Gero-Punk Recollections: My Dad’s Wedding

An essay by guest Gero-Punk

Theodore (Teddy) Gajewski

ImageWhen my dad started dating a woman half his age, I was concerned. Heather, my father’s new girlfriend, was twenty-seven years old, and my dad was fifty-four. She was closer to my age than to his. Don’t get me wrong. I was happy for him because my parents had been through a difficult divorce, but the age difference worried me. The thought crept into my mind that my father might end up marrying a gold digger. However, I dismissed the idea considering that my father is far from wealthy. He is a doctor but at a university, and he pays for two private schools, a house, and an apartment. In the end, I concluded Heather deserved a chance, and I decided to get to know her. At first, she was shy and quiet, but two months later we were good friends. To my surprise, I found her to be kind and caring. She listened patiently to my girl problems and even taught me how to ice skate. Later that year, my father told me that he and Heather were getting married.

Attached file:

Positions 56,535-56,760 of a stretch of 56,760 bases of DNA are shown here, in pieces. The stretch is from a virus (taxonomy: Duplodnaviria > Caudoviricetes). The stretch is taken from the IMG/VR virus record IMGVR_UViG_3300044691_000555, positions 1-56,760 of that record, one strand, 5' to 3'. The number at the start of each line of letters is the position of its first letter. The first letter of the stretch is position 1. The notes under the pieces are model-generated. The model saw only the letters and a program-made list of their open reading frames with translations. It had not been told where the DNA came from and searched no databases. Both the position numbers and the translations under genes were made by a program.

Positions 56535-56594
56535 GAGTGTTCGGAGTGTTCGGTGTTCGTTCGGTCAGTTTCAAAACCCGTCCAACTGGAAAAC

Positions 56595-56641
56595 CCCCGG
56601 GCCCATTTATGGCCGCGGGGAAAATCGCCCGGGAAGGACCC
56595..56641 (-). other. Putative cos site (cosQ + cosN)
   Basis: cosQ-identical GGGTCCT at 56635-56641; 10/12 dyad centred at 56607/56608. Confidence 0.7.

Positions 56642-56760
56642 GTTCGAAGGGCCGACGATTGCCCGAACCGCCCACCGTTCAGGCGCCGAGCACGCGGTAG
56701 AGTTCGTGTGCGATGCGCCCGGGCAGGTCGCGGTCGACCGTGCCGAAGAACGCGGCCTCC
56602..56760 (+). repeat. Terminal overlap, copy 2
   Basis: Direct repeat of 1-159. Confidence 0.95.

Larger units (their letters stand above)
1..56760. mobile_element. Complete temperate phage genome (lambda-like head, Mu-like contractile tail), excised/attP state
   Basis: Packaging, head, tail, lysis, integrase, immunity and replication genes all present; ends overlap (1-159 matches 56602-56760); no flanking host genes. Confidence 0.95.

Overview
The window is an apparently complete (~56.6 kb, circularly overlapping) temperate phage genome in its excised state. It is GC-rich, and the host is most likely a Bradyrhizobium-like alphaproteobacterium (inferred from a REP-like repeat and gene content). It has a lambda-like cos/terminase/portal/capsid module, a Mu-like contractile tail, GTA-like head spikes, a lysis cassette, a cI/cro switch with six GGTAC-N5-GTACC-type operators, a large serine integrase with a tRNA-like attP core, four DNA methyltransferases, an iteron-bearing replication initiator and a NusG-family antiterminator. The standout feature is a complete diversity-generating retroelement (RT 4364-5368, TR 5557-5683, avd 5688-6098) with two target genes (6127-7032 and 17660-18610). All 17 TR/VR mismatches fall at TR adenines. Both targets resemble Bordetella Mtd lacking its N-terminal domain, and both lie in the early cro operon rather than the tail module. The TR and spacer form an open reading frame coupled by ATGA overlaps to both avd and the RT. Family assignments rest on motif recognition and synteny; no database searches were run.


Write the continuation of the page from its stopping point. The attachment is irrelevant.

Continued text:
My dad’s wedding was a mixture of young twenty-five year olds, who were friends of Heather, and fifty to sixty year olds, who were friends of my father. The wedding itself went off without a hitch, but the reception was a different matter. My uncle gave a toast to the happy couple, and it was truly awful, tactless, and crass. First of all, he was drunk, so drunk he could barely walk in a straight line. Secondly, he was reluctant to desert the wedding caterer, with whom he was flirting, in order to come to the podium. In his speech he jokingly talked about how he had had a bad feeling about my father’s first wedding, and that he didn’t feel good about this one either. After an uncomfortable pause, which seemed interminable, a few guests chuckled politely. His disjointed speech, rather than celebrating the union of two exceptional human beings, only served to undermine the occasion.  Once again, I looked around the room at the division between the guests of the bride and the groom and was struck by the extreme awkwardness of this event. I felt like I was at an after party for a football game, with the two teams not wanting to mingle with one another. My grey-haired father’s friends were seated at the circular tables located along the peripheries, while Heather’s young high-strung friends crowded around the long rectangular table in the center, where the cake was located. The subtle glances my father’s friends gave to the rambunctious group of young people partying and drinking gave me the impression that they did not approve of him marrying this young woman. I could only assume that Heather’s friends felt the same way about her marrying a much older man. I could understand the guests’ uneasiness about the marriage; I had once felt the same way.